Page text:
The story begins in 1999 when a Rhode Island School of Design architecture student hatched the idea of building a pedestrian bridge on the piers that carried I-195 across the river. Momentum built among community organizations and at community forums.
In 2008, the state Department of Transportation allocated $2 million toward construction of the pedestrian bridge. The idea was to build a simple footbridge rather than using that money to demolish the old I-195 concrete piers in the river, a DOT spokesman said.
In 2010, then-Providence Mayor David N. Cicilline (now in Congress) and then-DOT director Michael P. Lewis announced a Pedestrian Bridge Design Competition, and 47 design teams from Providence to Barcelona responded.
The public came to see 11 designs displayed at City Hall, and the winning firm was Detroit’s inFORM Studio. “The reason there is so much anticipation now is because so many people participated in imagining what the bridge could be like,” Nickerson said.
Along the way, the project’s scope and scale grew until the total cost for the 450-foot-long custom-built bridge came to $21.9 million, DOT director Peter Alviti Jr. said. In addition to design and other costs, the state awarded a $16.9-million construction contract to the lowest of seven bidders in 2016.
“This was more than scope creep,” Alviti said. “This was scope explosion.”
He inherited the project when he took over in 2015, he said. “There had been 10 years of city and stakeholder meetings and charettes. But it was something that we were obliged to follow through and execute.”
The project will provide Providence with a “visual asset,” Alviti said. “Look, does it add value to the district newly developing in that area? Yes. I can’t deny it is artistic and beautiful from an architectural standpoint.”
But, he said, “This is something that would never happen now at the current DOT. It would have been faster, better, cheaper.” The DOT now has a 10-year plan, clear funding mechanisms, and tight control over the scope and scale of projects, he said.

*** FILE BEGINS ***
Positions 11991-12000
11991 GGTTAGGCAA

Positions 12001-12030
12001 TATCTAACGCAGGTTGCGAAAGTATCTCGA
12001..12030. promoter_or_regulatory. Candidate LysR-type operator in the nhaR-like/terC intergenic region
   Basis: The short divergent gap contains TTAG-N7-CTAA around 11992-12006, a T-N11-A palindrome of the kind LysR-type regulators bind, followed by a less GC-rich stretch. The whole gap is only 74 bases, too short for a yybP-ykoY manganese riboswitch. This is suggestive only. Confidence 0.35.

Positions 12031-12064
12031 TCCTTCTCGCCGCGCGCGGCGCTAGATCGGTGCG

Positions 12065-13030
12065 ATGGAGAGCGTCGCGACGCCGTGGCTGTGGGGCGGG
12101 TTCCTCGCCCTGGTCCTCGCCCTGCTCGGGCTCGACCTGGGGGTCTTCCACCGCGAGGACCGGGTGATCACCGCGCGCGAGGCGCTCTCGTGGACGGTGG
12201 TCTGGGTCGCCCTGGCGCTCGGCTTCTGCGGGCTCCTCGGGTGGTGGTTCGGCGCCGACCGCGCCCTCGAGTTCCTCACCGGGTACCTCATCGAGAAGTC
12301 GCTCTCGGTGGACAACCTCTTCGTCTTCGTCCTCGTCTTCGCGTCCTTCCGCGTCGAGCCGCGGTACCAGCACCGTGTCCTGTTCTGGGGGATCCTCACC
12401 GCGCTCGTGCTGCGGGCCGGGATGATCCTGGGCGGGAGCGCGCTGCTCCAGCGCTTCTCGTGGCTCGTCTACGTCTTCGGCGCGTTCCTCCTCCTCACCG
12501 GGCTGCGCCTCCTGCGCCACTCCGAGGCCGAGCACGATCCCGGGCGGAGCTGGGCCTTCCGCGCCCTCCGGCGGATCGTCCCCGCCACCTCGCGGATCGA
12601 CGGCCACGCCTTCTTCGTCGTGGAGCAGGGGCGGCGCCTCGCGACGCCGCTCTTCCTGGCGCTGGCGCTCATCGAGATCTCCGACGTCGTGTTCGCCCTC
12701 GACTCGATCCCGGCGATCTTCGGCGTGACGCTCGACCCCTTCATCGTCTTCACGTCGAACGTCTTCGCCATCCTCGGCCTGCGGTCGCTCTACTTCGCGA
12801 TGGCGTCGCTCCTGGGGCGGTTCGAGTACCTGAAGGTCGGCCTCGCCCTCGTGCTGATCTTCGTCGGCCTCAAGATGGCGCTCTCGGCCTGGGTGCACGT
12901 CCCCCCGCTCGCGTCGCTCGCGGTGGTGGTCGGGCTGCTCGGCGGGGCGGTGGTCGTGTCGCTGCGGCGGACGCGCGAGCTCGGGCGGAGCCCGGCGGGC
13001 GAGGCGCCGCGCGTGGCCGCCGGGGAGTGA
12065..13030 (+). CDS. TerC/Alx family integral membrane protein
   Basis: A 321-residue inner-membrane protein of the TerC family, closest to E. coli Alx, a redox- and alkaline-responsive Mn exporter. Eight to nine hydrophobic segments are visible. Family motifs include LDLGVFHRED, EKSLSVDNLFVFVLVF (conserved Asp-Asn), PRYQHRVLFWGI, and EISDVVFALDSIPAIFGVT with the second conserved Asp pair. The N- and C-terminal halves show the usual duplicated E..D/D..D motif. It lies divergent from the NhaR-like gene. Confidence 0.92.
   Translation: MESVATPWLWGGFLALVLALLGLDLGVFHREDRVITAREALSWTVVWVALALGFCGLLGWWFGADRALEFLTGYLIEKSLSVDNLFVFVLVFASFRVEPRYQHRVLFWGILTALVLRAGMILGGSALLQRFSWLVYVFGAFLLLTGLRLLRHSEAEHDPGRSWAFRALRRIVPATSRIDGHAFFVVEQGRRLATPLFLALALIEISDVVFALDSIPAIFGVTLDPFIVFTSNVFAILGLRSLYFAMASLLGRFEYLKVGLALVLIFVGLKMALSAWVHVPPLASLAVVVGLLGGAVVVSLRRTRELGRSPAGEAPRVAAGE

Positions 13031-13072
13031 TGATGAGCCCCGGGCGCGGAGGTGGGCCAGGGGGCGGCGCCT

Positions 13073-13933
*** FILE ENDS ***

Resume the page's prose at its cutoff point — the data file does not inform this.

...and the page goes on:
In 2016, Governor Gina M. Raimondo signed the RhodeWorks program into law, launching a 10-year plan to do $4.7 billion in bridge and road work. Morgan and other critics say the plan’s new tolls on large commercial trucks will hurt the business climate and the state should take care of basics before investing in fancy footbridges.
“A pedestrian bridge seems like extra — bells and whistles,” said state Representative Brian C. Newberry, a Republican from North Smithfield. “It’s nice, but it should not be the priority.”
But Jef Nickerson, founder of the Greater City Providence website (and a distant cousin of Bonnie Nickerson), said the span will provide stunning views, bicycle and pedestrian connections, plus needed waterfront access in the city. “It’s not just a piece of infrastructure — it’s a destination,” he said. “It’s a worthy investment.”
People are already hanging out on the bridge, he said. “It’s becoming an icon of the city and it’s not even done yet.”
For more than three years, a Providence resident named Dr. Timothy Empkie has been posting photos and weekly updates about the bridge project on Twitter and Facebook. He envisions hundreds of thousands of people crossing the bridge each year and using it for social gatherings, musical performances, and other events. “It’s more than just a way to cross the river,” he said.
He said progress was delayed for years in part by ill-fated plans for a Pawtucket Red Sox ballpark on the river. Work didn’t begin until fall 2016 and now construction is 10 months behind schedule, the DOT says.
So will it be worth the wait and the cost? “It is an awful lot of money to spend on a bridge,” Empkie said. “On the other hand, we can see what a neat project it is.”